Eddie was obviously special from the get-go. He’s still probably the single most imaginative and intense writer I’ve ever taught–and I’ve had some fine writers, believe me. Along with our common literary interests, Eddie and I also shared a deep love of popular music. He used to come visit me in my grad-student cubbyhole and we’d argue the merits of everything from Yoko Ono to the Guess Who for hours, just ranting and raving and having a great young time.

I miss Eddie. He followed his muse and I followed mine, and though we still keep in irregular touch through friends and family, I haven’t seen him in a while. But every now and then I’ll see one of Eddie’s pieces in the Post or elsewhere, and he never, ever fails to satisfy and inspire me. Truth is, I probably learned more from him than he ever did from me.

This podcast demonstrates just how zany we could get. I have no idea whether anyone else will find this funny, but as I listen to it again two decades later, it still tickles me, and I hope you enjoy it.


Paul Hester 1959-2005 (Neil Finn Interview Part Three)

Photo by Nancy J. Price. CC-By-SA

This is the third and final part of my 1987 interview with Neil Finn of Crowded House. In this part I ask Neil about “Hole in the River,” a song about his aunt’s suicide. Given the news this weekend that Crowded House drummer Paul Hester took his own life Friday night, Neil’s comments are even more poignant.

I’m dedicating all three of these interview podcasts to Paul and his family. I don’t feel like writing very much more about this tragic event. The podcast has my other comments.


A Conversation with Neil Finn, Part Two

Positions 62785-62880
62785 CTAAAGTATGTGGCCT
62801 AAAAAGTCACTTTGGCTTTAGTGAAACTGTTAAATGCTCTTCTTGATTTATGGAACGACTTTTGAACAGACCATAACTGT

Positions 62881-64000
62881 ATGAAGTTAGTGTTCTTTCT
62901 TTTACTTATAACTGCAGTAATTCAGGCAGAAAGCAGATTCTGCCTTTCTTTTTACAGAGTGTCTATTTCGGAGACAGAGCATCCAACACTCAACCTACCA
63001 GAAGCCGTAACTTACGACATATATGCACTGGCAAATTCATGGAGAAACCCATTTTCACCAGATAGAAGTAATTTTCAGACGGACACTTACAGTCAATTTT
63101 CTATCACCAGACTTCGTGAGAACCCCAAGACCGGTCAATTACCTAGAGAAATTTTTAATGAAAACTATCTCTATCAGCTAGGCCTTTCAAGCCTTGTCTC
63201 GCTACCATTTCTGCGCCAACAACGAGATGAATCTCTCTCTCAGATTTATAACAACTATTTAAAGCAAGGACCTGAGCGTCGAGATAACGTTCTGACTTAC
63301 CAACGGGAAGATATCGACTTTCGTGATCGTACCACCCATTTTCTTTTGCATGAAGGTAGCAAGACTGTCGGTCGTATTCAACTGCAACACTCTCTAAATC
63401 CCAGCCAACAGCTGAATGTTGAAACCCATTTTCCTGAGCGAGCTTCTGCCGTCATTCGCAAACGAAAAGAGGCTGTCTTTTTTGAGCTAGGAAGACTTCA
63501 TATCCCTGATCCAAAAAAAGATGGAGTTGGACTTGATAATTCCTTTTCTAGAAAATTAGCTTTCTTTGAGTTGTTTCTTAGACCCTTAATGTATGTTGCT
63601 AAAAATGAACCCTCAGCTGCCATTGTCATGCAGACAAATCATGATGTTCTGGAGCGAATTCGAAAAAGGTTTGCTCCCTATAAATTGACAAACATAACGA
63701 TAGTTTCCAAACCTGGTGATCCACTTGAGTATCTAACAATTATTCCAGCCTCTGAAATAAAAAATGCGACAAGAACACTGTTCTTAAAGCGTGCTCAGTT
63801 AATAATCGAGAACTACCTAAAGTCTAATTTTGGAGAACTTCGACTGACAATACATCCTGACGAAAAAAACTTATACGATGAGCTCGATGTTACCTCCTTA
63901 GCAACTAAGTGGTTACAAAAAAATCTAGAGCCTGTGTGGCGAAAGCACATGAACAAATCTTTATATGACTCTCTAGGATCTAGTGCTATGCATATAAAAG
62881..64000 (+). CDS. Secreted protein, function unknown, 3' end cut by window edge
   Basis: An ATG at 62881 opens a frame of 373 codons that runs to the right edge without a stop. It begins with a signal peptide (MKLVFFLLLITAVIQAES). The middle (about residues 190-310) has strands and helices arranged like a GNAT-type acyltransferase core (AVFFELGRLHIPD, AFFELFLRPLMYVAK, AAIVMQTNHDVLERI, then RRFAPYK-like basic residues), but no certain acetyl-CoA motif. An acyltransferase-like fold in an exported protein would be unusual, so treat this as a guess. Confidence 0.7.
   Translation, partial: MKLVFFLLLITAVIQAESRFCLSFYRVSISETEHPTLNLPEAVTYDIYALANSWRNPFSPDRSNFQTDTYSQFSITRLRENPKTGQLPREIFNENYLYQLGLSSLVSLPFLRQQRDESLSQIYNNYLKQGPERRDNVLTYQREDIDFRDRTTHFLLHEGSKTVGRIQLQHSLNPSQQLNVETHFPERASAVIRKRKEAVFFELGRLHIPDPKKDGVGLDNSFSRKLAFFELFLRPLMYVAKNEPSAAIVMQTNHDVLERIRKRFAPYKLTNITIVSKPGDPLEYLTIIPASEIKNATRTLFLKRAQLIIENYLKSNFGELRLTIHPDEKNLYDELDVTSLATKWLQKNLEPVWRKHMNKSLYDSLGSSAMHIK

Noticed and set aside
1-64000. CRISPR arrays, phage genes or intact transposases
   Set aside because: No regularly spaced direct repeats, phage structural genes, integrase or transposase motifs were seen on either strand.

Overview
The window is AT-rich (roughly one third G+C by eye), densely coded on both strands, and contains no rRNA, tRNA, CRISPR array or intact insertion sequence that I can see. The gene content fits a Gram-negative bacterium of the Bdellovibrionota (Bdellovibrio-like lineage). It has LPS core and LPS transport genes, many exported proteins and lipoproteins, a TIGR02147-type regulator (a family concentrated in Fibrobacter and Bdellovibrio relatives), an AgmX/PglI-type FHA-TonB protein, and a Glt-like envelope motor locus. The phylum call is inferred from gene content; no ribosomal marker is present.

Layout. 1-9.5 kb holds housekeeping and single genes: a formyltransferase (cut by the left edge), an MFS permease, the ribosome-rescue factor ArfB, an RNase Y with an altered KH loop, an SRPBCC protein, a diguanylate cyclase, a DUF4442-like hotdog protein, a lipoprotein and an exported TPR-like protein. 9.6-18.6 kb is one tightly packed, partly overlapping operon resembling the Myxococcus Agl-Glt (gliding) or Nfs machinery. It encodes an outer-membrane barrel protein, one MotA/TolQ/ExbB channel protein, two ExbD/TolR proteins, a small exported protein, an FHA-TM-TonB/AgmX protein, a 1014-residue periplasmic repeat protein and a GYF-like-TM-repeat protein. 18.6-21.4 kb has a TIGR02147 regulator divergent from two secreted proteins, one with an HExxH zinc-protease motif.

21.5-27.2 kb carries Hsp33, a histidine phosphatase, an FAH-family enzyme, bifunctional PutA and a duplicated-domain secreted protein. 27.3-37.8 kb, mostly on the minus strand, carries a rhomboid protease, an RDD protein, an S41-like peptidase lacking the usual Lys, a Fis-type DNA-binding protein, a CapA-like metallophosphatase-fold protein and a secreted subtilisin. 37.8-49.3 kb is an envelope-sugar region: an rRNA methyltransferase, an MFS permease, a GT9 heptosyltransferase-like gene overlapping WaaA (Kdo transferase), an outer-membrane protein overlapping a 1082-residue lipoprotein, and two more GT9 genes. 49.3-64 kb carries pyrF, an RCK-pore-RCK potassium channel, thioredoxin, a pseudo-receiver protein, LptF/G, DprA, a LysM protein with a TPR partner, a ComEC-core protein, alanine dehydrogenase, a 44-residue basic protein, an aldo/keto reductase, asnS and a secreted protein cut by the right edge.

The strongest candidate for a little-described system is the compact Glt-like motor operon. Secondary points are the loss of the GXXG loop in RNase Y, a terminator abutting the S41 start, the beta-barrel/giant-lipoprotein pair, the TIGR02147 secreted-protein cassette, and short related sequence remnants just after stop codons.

Crowded House First Album

Crowded House's debut album

No time to put together anything very elaborate this evening. (Lucky you.) Here’s part two of the interview. I do regret hounding Neil so much on the Beatles stuff–but only a little, as he was such a good sport and it was fun to talk to a fellow Beatles fan who was so good at using the tradition and not being used by it.

Neil, if you’re out there, you’re a hero in my book. Thanks.

Part three will follow tomorrow or the next day.


A Conversation with Crowded House’s Neil Finn, Part One

Neil Finn

Crowded House was a great band that actually had considerable success worldwide, and that’s pleasant to report. I also like to reflect on when they first emerged in America, in 1986. At the time I was a DJ with a late-night radio show at WWWV, an FM AOR (that’s album-oriented rock for you young ‘uns) radio station in Charlottesville, Virginia, where I was doing graduate work at the University of Virginia. One day program director and afternoon drive-time jock Jay Lopez brought me a 12-inch piece of vinyl from Capitol Records. On it were three songs from a new band called Crowded House. Well, they had me from the downbeat. They sounded like a rootsy version of Squeeze, or maybe an antipodean Beatles around the time of Magical Mystery Tour crossed with a kind of spare, dreamy rock that reminded me of certain Robyn Hitchcock songs. I was an instant fan and played the grooves off that record on my late-night show.

Jay Lopez was a fine DJ and a great guy to work for. He arranged for me to do a phone interview with Crowded House several months later. The album had been out for quite a while by then, but it hadn’t done much in the market. That, however, was about to change: “Don’t Dream It’s Over” had just been released when I did the interview, and of course that song took Crowded House to the top of the charts and made them famous all over the world.

It was a very interesting time, then, to talk to Neil Finn, the songwriter, guitarist, and lead singer for the band. Crowded House had not yet toured the US. Capitol was trying to break the album one more time with a new single. And Neil was in the mood to talk about this wonderful album that not many people knew about yet.

This is part one of three parts I’ll podcast over the next few days. As you’ll hear, there are some goofy radio moments I’ve left in, even though the interview wasn’t aired live. In fact, I edited the goofy stuff at the beginning out of the version I aired. But for the podcast, you get (almost) the whole thing. (There was some nonsense at the beginning when I thought I was talking to Nick Seymour, not Neil, but I’ll save that for the Director’s Cut.) I think the interview holds up pretty well all these years later, and I’m still very moved by how open, warm, and intense Neil was willing to be with a guy he’d never met before.

I hope you enjoy the interview. Here’s part one.